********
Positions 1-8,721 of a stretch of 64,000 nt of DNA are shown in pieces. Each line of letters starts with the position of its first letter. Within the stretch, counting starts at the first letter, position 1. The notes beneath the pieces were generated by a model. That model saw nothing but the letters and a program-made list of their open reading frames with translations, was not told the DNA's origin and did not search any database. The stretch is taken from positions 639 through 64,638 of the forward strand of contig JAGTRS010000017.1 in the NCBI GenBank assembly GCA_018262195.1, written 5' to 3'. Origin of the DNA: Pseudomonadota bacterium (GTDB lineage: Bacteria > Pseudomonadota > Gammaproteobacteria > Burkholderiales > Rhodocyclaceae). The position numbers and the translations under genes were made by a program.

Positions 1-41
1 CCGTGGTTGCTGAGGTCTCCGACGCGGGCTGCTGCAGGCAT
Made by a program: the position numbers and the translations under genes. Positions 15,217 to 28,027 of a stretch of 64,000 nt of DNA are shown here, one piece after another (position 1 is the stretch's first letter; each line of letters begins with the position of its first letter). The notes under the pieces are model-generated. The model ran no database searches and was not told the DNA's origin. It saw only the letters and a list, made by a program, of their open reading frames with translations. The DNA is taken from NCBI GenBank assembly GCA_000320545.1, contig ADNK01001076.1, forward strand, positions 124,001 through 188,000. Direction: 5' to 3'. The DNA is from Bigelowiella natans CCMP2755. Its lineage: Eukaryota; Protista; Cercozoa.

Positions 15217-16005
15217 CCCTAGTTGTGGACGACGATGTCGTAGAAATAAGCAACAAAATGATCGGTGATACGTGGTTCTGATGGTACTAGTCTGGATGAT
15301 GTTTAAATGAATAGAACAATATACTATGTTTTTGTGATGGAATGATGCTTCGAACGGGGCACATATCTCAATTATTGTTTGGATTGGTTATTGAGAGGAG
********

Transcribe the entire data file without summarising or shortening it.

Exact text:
Positions 1-8,721 of a stretch of 64,000 nt of DNA are shown in pieces. Each line of letters starts with the position of its first letter. Within the stretch, counting starts at the first letter, position 1. The notes beneath the pieces were generated by a model. That model saw nothing but the letters and a program-made list of their open reading frames with translations, was not told the DNA's origin and did not search any database. The stretch is taken from positions 639 through 64,638 of the forward strand of contig JAGTRS010000017.1 in the NCBI GenBank assembly GCA_018262195.1, written 5' to 3'. Origin of the DNA: Pseudomonadota bacterium (GTDB lineage: Bacteria > Pseudomonadota > Gammaproteobacteria > Burkholderiales > Rhodocyclaceae). The position numbers and the translations under genes were made by a program.

Positions 1-41
1 CCGTGGTTGCTGAGGTCTCCGACGCGGGCTGCTGCAGGCAT
Made by a program: the position numbers and the translations under genes. Positions 15,217 to 28,027 of a stretch of 64,000 nt of DNA are shown here, one piece after another (position 1 is the stretch's first letter; each line of letters begins with the position of its first letter). The notes under the pieces are model-generated. The model ran no database searches and was not told the DNA's origin. It saw only the letters and a list, made by a program, of their open reading frames with translations. The DNA is taken from NCBI GenBank assembly GCA_000320545.1, contig ADNK01001076.1, forward strand, positions 124,001 through 188,000. Direction: 5' to 3'. The DNA is from Bigelowiella natans CCMP2755. Its lineage: Eukaryota; Protista; Cercozoa.

Positions 15217-16005
15217 CCCTAGTTGTGGACGACGATGTCGTAGAAATAAGCAACAAAATGATCGGTGATACGTGGTTCTGATGGTACTAGTCTGGATGAT
15301 GTTTAAATGAATAGAACAATATACTATGTTTTTGTGATGGAATGATGCTTCGAACGGGGCACATATCTCAATTATTGTTTGGATTGGTTATTGAGAGGAG